The Building “Bricks” Of A Remarkable Business
“This week iconic toymaker Lego announced its plan to build a new 1.7 million-square-foot factory in Virginia, creating up to 1,800 jobs once complete. The Danish company plans to spend $1bn on the factory, which is an enormous investment for any company, let alone one that produces such a simple product.
But selling a simple product, and doing it really, really well, has been the cornerstone of Lego’s remarkable business model. Sales last year jumped 27%, a number that some cash-burning tech companies would have been happy with. All told Lego sold ~55bn Danish Kroner worth of plastic bricks in 2021, squeezing out a 31% margin on those sales thanks to the company’s iconic brand and build quality, with a reported manufacturing error rate of just 18-in-a-million.
In USD Lego sales work out to around $7.8bn — suggesting that its factory investment, which will presumably be spread over 3 years, will only cost around ~4% of Lego’s sales over that period. Lego is betting big that playing with plastic bricks is here to stay. They’re probably right.” – Chartr
Energy vs. Tech- A Tale of Two Sectors
The Bloomberg graph below shows the stunning divergence between the tech and energy sectors. Currently, 90% of stocks in the energy sectors are trading above their 200 dmas. At the same time, only 1% of tech stocks exceed their 200 dmas. One only has to look back to 2020 to see a similar divergence. Through most of 2020, it was the energy sector with a small percentage of constituents trading above their 200 dmas. And, most tech stocks were increasingly surpassing their 200 dmas.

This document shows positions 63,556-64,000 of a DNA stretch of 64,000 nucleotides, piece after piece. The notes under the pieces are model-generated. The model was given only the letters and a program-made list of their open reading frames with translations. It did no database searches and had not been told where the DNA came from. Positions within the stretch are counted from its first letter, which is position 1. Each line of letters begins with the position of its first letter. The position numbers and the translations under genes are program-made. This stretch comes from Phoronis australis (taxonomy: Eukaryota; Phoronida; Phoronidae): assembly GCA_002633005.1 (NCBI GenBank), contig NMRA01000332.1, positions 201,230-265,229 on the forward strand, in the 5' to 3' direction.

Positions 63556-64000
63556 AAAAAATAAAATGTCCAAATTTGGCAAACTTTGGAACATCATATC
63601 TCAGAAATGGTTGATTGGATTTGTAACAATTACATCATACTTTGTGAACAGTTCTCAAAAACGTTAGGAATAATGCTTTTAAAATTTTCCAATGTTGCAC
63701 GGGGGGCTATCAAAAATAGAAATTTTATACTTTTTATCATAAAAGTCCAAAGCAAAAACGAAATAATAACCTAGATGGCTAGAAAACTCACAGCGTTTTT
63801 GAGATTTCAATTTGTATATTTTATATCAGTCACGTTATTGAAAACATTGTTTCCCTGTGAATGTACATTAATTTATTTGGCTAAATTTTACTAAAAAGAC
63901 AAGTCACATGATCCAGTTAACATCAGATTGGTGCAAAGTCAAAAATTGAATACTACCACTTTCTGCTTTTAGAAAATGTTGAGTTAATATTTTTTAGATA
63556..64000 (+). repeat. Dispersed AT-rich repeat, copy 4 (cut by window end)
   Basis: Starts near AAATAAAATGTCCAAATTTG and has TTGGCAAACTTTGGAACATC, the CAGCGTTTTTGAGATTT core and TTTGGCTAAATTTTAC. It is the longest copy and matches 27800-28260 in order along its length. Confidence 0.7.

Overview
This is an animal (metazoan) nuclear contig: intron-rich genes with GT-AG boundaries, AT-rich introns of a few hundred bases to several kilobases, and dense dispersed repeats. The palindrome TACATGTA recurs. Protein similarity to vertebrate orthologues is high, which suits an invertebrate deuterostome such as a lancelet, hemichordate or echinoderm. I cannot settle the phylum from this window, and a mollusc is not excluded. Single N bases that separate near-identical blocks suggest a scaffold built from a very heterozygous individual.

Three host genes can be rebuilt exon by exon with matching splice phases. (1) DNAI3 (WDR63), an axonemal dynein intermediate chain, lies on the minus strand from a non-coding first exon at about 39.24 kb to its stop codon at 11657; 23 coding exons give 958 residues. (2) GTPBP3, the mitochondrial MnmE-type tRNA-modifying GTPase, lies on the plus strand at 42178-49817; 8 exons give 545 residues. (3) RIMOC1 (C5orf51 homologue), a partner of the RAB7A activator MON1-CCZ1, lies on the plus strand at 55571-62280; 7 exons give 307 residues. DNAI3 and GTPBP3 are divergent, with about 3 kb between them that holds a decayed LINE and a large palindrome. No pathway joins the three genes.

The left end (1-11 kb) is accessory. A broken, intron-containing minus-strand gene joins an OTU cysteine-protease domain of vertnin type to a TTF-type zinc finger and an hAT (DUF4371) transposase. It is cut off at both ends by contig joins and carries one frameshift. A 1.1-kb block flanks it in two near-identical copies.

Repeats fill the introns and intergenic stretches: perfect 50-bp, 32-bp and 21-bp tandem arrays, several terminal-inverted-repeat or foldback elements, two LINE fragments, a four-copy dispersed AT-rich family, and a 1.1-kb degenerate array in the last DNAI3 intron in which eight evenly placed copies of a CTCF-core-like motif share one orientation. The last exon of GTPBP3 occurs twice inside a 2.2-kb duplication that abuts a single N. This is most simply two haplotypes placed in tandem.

Just because the divergence is extreme doesn’t mean it can’t continue for a while. However, in the coming months, it is likely to revert. Will energy stocks finally break and trade below their 200 dma? Such argues for an extended bear market. Or, will tech stocks retake their 200 dma, in what may signal a bullish trend for the markets?
Central Banks Are All Over the Monetary Map
Last week many of the world’s major central banks held monetary policy meetings and took action. As shown below, the policy prescriptions for weaker economic activity and inflation spanned a vast chasm. The Fed was the most aggressive, with a 75 bps rate hike and a commitment to fight inflation aggressively. On the other side of the spectrum is the Bank of Japan. On Friday, they announced that they would continue to do as much QE as is needed to cap its 10-year yield at 0.25%. They clearly remain willing to prop up their economy and ignore rising inflationary pressures and the weakening yen. The graph below shows how the BOJ’s actions put a kink in its yield curve. The yield should be closer to 0.40% if they leave it alone.
- Fed: Hikes rates 75bps
- Switzerland (SNB): Hikes rates by 50bps
- England (BoE): Hikes by 25bps
- Europe (ECB): Working on a plan to hike rates this summer and will stop QE
- Japan (BoJ): Monetary guns blazing. Will defend cap on ten-year yields and “short & long term policy rates to remain at present OR LOWER levels.”
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Lance Roberts is a Chief Portfolio Strategist/Economist for RIA Advisors. He is also the host of “The Lance Roberts Podcast” and Chief Editor of the “Real Investment Advice” website and author of “Real Investment Daily” blog and “Real Investment Report“. Follow Lance on Facebook, Twitter, Linked-In and YouTube